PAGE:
Monday, January 13, 2014

Habitat Elsewhere

Last Thursday, Gossips talked about Columbia County Habitat for Humanity's focus on Hudson and suggested that the mission of building single-family houses in Hudson was not sustainable because there is so little land available to build on in our city of fewer than two square miles. Gossips' recommendation was that Habitat rehab existing houses--something that is regularly done in Newburgh and for which Habitat for Humanity of Greater Newburgh was recognized by the National Trust for Historic Preservation.

In Thursday's post, Gossips made the statement "It is obviously not within Habitat's mission or capability to build multifamily dwellings." While that may be true for Columbia County Habitat, it turns out that it is not true for Habitat in general. In a comment on that post, Jonathan Lerner provided the link to an article about Habitat for Humanity Greater San Francisco, whose volunteers and families completed a 36-unit condominium development in March 2013.

When Columbia County Habitat for Humanity first proposed building houses in the 400 block of Columbia Street, people in Hudson who care about such things worried that the one-story house Habitat had been building on Mill Street would be incompatible in the new location.

Habitat's initial response, if memory serves, was to say that they built one-story houses because they couldn't put volunteers at risk working on higher structures. They obviously found a way to ensure volunteer safety, because in 2010, they built their first pair of two-story houses.

Columbia County Habitat rethought its one-story model. Three pairs of two-story houses later, with available building lots in Hudson becoming increasingly scarce, it may be time for them to rethink their commitment to building new single-family houses and consider either rehabbing existing structures or building multifamily dwellings.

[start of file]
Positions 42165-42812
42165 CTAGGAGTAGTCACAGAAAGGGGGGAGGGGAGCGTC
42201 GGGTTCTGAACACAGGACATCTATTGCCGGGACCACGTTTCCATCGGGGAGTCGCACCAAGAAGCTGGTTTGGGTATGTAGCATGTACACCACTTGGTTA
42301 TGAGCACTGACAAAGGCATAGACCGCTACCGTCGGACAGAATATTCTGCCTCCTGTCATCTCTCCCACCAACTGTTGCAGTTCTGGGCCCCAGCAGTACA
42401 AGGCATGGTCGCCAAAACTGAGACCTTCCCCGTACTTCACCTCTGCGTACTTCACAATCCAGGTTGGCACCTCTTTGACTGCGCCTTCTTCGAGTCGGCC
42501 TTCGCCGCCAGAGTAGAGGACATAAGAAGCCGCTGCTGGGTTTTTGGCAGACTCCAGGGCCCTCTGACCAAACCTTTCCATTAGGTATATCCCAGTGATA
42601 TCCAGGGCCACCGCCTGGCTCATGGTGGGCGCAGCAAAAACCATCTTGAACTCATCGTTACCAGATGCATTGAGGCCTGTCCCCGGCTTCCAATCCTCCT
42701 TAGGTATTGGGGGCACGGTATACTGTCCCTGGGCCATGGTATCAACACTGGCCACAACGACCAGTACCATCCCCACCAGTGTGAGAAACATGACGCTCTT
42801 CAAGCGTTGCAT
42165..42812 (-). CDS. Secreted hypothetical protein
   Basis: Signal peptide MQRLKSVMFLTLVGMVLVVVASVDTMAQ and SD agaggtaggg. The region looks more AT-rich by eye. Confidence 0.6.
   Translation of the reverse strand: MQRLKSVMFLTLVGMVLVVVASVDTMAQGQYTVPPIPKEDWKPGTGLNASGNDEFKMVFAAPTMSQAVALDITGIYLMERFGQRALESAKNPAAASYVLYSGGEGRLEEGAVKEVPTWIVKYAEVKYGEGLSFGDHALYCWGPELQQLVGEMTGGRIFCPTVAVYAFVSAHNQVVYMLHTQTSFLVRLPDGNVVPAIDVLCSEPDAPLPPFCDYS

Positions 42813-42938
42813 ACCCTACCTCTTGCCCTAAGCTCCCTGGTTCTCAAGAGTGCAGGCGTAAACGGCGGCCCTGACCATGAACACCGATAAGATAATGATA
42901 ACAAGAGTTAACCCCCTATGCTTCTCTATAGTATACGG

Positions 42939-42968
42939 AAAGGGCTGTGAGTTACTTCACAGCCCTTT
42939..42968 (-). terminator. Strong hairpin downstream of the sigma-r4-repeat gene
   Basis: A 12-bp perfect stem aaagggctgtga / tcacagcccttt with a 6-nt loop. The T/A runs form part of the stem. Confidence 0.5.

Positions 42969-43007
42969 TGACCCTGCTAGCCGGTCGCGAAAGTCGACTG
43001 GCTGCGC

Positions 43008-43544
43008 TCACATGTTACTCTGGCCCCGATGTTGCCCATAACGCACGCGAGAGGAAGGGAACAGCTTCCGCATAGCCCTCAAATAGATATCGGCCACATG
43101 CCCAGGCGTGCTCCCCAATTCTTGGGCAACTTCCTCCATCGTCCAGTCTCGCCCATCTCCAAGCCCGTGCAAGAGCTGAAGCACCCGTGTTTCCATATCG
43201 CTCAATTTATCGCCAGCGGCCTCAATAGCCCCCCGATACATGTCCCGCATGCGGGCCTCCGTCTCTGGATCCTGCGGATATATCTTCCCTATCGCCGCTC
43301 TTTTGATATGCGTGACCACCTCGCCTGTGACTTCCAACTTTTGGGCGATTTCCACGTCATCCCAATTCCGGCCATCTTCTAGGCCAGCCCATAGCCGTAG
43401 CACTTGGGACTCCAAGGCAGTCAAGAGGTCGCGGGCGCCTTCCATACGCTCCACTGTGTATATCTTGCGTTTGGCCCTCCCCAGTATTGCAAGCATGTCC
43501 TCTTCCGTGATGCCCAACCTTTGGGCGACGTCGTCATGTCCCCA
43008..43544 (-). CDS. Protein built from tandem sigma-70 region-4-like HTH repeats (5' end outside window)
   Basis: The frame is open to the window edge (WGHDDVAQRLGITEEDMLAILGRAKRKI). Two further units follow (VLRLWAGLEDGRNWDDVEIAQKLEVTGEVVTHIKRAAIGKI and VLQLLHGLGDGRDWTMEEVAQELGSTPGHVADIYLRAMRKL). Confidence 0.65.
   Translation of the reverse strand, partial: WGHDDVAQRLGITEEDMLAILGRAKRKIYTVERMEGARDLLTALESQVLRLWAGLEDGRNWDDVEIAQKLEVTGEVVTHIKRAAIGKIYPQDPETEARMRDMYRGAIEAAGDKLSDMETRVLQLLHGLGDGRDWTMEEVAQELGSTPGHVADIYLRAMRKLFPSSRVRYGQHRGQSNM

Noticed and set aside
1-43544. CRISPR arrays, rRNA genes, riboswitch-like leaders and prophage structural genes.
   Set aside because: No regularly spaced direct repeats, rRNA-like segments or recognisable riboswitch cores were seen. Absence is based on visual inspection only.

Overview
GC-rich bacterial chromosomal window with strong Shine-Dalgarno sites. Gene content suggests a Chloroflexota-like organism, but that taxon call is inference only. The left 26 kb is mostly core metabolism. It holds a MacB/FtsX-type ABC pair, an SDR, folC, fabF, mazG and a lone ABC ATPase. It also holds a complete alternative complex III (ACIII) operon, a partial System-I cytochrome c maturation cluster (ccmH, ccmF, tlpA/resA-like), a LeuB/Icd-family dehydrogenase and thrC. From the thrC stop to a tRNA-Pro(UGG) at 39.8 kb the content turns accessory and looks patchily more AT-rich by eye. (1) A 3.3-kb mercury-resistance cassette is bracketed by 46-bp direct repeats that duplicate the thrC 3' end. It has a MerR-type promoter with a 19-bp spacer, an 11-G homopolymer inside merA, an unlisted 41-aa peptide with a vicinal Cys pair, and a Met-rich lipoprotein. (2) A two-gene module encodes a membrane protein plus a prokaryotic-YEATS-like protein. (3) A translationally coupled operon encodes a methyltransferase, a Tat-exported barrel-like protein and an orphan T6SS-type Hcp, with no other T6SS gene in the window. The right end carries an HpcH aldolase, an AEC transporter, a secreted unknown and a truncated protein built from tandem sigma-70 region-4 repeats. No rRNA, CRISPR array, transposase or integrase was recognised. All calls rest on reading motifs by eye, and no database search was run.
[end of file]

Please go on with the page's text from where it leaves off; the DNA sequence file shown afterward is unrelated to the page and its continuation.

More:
1. Thank you, Carole. Though I have long supported Habitat's good works, including in Hudson, the organization of late has been blind to Hudson realities (including, as you rightly point out, a dearth of opens space and a wealth of houses that could use rehabbing). This last brouhaha, pitting Habitat against community gardners, is troubling. I encourage Habitat to get back in touch with its roots and start paying attention again to the communities it claims to serve.

    1. Well stated Peter.
      Habitat can stop making excuses and work with the community and not against.

  2. Habitat Columbia County seems to suffer from a lack of imagination and dare I say some rather lazy thinking. I still think Habitat's plan for Columbia Street should be scrapped in favor of a broader, more long-term plan that integrates the city's housing needs with that of H4H's. At this stage, they seem wholly unconcerned with the broader needs of this city, and that is, as you say, unsustainable. After all, they're not called "Housing for Individuals"....they're called "Habitat for Humanity".